How did the Namib Desert Develop?
The Namib desert is generally considered the oldest desert in the world spanning 2000 kilometres stretch from the north-western corner of South Africa, through Namibia’s western coastal area along the Atlantic coast, about 170km wide, to the southwestern corner of Angola.
Namibia’s name is derived from the Namib desert.
It seems that arid and semi-arid conditions had persisted in the old Gondwanaland, much in the area of the current Grand Sand Sea in the desert area north of Lüderitz Bay and the Kuiseb river. Gondwanaland broke up about 130 million years ago, South America drifted away, and the Atlantic Ocean was formed. About 35 million years ago a desert climate created the Tsondab Desert in the current Tsondab Valley. Traces that a once wetter climate existed is evidence in the age-old Trees found unscathed in the Tsondab Valley, as well as petrified sand dunes and the underlying Tsondab sandstone formation found under the sand dunes, give its age away.
About 5 million years ago Antarctica started to defrost and the north flowing cold-water current, the Benguela current, was being formed by the ever persistent strong south westerly winds.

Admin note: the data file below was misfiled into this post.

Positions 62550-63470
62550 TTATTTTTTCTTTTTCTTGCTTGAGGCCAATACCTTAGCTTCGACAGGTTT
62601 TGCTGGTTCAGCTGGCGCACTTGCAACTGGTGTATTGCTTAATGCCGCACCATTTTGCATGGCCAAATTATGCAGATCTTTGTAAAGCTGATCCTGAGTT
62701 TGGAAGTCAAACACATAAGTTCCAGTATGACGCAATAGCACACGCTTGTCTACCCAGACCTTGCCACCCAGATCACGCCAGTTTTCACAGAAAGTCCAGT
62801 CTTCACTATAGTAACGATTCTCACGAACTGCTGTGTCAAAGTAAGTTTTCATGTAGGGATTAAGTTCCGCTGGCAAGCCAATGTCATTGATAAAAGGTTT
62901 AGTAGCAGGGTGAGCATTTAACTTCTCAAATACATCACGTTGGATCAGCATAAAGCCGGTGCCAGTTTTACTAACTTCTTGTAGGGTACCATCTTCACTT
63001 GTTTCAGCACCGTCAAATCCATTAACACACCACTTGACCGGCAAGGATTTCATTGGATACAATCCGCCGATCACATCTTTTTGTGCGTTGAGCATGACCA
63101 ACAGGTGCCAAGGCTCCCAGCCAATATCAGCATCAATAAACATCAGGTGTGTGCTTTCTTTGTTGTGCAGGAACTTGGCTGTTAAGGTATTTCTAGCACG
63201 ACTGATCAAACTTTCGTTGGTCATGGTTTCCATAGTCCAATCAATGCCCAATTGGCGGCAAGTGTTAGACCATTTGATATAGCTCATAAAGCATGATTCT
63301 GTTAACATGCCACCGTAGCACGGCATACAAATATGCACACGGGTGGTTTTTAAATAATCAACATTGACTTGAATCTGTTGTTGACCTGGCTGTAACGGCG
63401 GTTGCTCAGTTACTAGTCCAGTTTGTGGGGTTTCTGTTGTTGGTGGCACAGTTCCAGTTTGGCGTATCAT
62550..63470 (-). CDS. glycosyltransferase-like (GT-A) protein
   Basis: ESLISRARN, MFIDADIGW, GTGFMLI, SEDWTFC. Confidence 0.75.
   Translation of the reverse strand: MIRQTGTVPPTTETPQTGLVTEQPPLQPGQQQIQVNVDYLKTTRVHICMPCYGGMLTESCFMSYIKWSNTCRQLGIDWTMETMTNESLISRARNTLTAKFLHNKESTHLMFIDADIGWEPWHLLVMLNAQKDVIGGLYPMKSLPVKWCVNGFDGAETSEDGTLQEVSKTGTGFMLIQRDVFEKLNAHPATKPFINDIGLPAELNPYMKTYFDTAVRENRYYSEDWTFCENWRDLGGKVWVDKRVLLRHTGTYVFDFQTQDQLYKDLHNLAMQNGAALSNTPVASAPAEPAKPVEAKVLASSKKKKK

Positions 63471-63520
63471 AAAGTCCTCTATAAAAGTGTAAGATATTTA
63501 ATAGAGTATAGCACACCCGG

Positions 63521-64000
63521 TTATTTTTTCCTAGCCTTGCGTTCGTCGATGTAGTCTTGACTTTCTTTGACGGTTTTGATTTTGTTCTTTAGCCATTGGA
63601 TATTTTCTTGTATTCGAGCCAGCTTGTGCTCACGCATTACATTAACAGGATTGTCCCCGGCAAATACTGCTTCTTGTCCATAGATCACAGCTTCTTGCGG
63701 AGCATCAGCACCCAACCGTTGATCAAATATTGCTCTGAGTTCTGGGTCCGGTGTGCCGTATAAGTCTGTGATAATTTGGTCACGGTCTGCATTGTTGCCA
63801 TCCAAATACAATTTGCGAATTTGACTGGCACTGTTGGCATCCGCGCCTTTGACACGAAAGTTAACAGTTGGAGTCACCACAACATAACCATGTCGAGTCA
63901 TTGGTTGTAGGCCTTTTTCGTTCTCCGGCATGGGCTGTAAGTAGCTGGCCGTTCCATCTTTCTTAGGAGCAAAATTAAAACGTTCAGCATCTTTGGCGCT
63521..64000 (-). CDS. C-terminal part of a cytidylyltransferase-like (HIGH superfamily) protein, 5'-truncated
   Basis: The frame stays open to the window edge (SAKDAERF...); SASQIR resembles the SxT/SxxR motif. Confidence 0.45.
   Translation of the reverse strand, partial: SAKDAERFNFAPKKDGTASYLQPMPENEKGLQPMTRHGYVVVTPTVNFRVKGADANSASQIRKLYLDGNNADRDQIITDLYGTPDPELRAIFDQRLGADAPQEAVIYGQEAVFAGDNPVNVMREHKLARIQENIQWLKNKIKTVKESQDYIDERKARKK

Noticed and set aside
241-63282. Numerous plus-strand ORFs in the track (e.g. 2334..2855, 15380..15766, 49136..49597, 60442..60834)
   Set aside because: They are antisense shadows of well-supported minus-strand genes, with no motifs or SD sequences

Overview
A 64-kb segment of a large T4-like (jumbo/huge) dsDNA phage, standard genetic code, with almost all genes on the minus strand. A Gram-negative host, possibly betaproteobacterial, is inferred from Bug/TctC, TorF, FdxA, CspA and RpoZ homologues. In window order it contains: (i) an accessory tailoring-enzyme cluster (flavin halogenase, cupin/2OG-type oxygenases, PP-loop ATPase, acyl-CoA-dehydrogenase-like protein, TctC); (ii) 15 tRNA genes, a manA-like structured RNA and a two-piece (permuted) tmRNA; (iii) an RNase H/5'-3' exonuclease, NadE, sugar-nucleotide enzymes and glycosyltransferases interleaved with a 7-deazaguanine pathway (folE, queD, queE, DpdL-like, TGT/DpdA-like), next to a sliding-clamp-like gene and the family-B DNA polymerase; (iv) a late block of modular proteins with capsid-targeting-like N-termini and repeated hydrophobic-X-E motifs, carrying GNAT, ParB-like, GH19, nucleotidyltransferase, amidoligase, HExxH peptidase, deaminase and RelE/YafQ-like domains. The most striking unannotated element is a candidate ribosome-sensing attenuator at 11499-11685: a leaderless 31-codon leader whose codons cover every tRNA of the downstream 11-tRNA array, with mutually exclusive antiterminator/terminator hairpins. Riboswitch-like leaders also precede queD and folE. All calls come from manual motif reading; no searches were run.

Massive Tectonic forces and Tectonic plate movement created an upheaval along the coastal area, the Damara Plate moved in under the Kalahari plate creating the great Escarpment. At about the same time Antarctic was formed and the icing up of the sea created a huge drop in water level of the Atlantic Ocean. This led to massive erosion in the current Namib desert.
It is generally considered that the current Namib desert as we know it was formed about 2 million years ago. The strong south westerly winds blew sand material, washed into the sea by the Orange river in the south, and then taken north by the strong Benguela current, deposited along the coast and carried them to the interior creating the Grand Sand sea.
The almost constantly prevailing south westerly winds blow in from the sea, cooling off on the cold Benguela current, carrying fog up to 40km into the desert at night. The cold wind is pushed in underneath the warm high pressure dry inland air, preventing any turbulence, which is essential for the formation of rain clouds. i.e., moist air cannot rise to form clouds. This, process is known as AIR INVERSION.
The dry warm high-pressure air not allowing cold moist air to rise is also known as the Hadley cell. This fog precipitates as dew on animals and plants who dearly need this moisture to survive. Minimal rainfall of between 0 and 15mm of rain falls per annum, creating this arid zone, the beautiful NAMIB DESERT.
Reference Namibia Fascination of Geology Nicole Gruenert.